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It wouldn't be Chuseok without gift sets

2012/09/23 | 281 views |  | Permalink | Source

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Market shelves stocked with all imaginable gift sets, from Spam to hanwoo, or Korean homegrown cattle, are a tell-tale sign that a holiday is approaching.

The holiday scene in Korea was pretty much the same back in the 1960s, with the major difference being that the most sought-after gift four decades ago was a sack of sugar. A six-kilogram (13-pound) package of sugar manufactured by CheilJedang (now CJ CheilJedang) was priced at 780 won (70 cents) and a 30-kilogram package at 3,900 won.

Sugar is no longer a pricey item, but it used to be a coveted gift, according to the Museum of Commerce operated by Shinsegae Department Store.

With Chuseok just around the corner, here is everything you need to know about holiday gift-giving.

Things change

The term "gift set" first surfaced in Korea in the 1960s when a department store advertised its Chuseok gift sets in a newspaper. A box containing 50 packs of instant noodles was 500 won and a box of beer was 2,000 won. These gift sets reflected the life of ordinary people at that time.

"Laundry soap and stockings were luxurious gifts", says Bae Bong-gyun, a director of the Museum of Commerce. "With the start of mass-production of such goods, however, they evaporated from the list of holiday gifts. The dramatic changes in gifts reflect the rapid development of the economy over the past 50 years".

By the beginning of the 1970s, the number of gift sets available had soared to about 1,000 as a result of industrialization.

Facial soap, cosmetics and toothpaste were neatly packaged in gift boxes as high-quality presents.

A 12-inch black-and-white television with a price tag of 65,700 won was advertised as a Chuseok gift in 1976. Instant coffee sticks were also popular, along with sugar and artificial seasonings.

Prices of gift sets soared in the 1980s. The average price for premium gift sets was 20,000 won in the 1970s, but 100,000 won the following decade. High-end fruit and meat sets appeared on department stores shelves, and the number of available gift sets reached 3,000.

Not only foods, such as cans of tuna and ham, but accessories like leather wallets, belts and neckties were used for gift sets.

In the 1990s, rapid growth caused a widening gap between the haves and the have-nots.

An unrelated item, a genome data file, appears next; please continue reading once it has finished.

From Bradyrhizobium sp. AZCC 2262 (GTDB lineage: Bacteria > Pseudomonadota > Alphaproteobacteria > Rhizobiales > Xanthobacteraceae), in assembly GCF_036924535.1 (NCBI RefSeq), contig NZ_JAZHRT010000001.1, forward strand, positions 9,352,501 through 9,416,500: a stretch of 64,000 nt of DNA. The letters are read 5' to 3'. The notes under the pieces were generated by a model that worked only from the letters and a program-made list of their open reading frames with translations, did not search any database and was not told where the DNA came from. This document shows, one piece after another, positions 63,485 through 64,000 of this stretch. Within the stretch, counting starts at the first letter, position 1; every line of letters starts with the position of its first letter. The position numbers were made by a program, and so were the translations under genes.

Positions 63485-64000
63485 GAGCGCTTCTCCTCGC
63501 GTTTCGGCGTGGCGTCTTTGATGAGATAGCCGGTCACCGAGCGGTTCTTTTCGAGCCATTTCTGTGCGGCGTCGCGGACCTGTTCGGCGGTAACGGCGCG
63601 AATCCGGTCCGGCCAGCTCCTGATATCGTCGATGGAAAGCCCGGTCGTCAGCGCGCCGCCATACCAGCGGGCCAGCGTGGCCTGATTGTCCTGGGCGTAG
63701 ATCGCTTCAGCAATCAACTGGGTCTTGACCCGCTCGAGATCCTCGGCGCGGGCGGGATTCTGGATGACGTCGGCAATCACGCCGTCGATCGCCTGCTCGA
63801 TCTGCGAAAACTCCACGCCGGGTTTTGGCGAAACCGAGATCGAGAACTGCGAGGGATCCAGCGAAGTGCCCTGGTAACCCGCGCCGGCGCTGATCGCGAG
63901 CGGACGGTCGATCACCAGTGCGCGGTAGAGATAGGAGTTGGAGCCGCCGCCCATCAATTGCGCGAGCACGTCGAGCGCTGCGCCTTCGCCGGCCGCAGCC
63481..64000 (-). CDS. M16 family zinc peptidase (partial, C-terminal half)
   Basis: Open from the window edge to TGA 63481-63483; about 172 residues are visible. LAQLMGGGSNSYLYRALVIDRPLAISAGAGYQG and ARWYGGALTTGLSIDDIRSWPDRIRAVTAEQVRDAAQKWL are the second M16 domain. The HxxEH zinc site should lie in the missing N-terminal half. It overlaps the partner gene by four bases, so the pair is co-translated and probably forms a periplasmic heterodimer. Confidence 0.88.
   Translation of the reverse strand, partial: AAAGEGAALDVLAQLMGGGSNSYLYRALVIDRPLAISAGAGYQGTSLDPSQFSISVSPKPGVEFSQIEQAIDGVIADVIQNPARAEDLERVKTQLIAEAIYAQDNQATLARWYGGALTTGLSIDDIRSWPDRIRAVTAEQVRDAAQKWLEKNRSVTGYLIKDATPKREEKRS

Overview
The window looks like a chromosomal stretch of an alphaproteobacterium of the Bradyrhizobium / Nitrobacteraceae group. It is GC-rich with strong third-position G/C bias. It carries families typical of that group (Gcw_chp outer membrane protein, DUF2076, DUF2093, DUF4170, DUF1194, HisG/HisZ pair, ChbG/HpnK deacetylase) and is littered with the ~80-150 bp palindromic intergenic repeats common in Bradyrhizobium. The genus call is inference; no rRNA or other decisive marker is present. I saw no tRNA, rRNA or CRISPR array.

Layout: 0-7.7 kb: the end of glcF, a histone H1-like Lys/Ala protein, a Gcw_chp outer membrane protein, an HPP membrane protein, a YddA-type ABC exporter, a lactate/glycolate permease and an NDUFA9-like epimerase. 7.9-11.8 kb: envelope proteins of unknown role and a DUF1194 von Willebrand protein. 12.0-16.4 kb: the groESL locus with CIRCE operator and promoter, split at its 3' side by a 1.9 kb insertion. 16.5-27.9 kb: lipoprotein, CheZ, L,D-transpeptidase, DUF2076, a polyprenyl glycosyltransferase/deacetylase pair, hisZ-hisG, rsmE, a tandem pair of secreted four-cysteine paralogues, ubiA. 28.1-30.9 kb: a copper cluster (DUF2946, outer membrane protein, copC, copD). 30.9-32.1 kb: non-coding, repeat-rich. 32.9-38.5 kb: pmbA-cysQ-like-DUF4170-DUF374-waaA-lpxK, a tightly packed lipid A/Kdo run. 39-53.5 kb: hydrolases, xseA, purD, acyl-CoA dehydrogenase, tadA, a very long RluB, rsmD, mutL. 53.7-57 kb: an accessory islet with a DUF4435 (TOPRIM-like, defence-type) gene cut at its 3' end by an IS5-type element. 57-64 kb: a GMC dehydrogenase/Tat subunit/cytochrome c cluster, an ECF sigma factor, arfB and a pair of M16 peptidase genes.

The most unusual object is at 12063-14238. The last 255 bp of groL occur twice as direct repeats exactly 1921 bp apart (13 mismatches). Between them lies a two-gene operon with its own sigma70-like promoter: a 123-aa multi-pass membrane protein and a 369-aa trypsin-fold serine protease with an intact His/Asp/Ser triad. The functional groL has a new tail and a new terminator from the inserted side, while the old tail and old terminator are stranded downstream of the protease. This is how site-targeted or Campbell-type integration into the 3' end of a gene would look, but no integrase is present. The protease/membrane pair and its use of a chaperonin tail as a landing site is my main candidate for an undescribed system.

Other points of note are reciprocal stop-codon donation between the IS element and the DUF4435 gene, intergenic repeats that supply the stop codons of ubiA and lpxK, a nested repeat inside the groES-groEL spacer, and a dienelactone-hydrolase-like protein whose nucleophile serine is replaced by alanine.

Department stores competitively launched expensive gift sets, such as a string of 20 yellow corvinas for 1 million won or a collection of whiskey for 1.3 million won.

Meanwhile, the first discount chain store opened in 1993, and these big-box chain stores started to promote budget gifts, such as cooking oil and socks.

Joy or nuisance?

Sugar, socks and soap were once the most popular holiday gifts, but these days they are at the bottom of most people's wish lists, according to a recent survey.

Ticket Monster, a social commerce company, surveyed 500 company workers aged 20 to 50, 41 percent said they don't want to receive socks or handkerchiefs from their companies for Chuseok.

Many companies purchase gifts in bulk and distribute to employees.

Soap and shampoo were also unwelcome gifts for 26.6 percent survey respondents.

Then what is the most preferred holiday gift? Regardless of gender or age, gift certificates and cash always come out on top.

Purchasing gifts for families and business associates on Chuseok and Seollal, or New Year's Day, often strains the wallets of many people.

But experts say the custom dates all the way back to the Silla Dynasty (57 BC?935). "There are many documents showing that people used to send their servants to seniors on holidays back in Silla Dynasty", says Kim Jong-dae, a professor of folklore at Chung-Ang University. "We assume that they must have sent servants not to say hello, but to deliver gifts, which means that presenting gifts is one of the oldest customs to celebrate holidays".

Inconvenient truth

Almost every Korean probably will purchase a gift set prior to the holidays, but they are not cheap. For example, a gift set that contains three 500-milliliter (16.9-ounce) bottles of cooking oil manufactured by Daesang is priced at 23,800 won, but a 900-milliliter bottle of the same oil is 5,950 won at a local discount chain store.

Civic groups also warn that expiration dates should be monitored closely when purchasing traditional Korean cookie and sweets sets. Some manufacturers and retailers make gift sets with products that have already passed their use-by dates.

By Choi Ji-young, Sung So-young []

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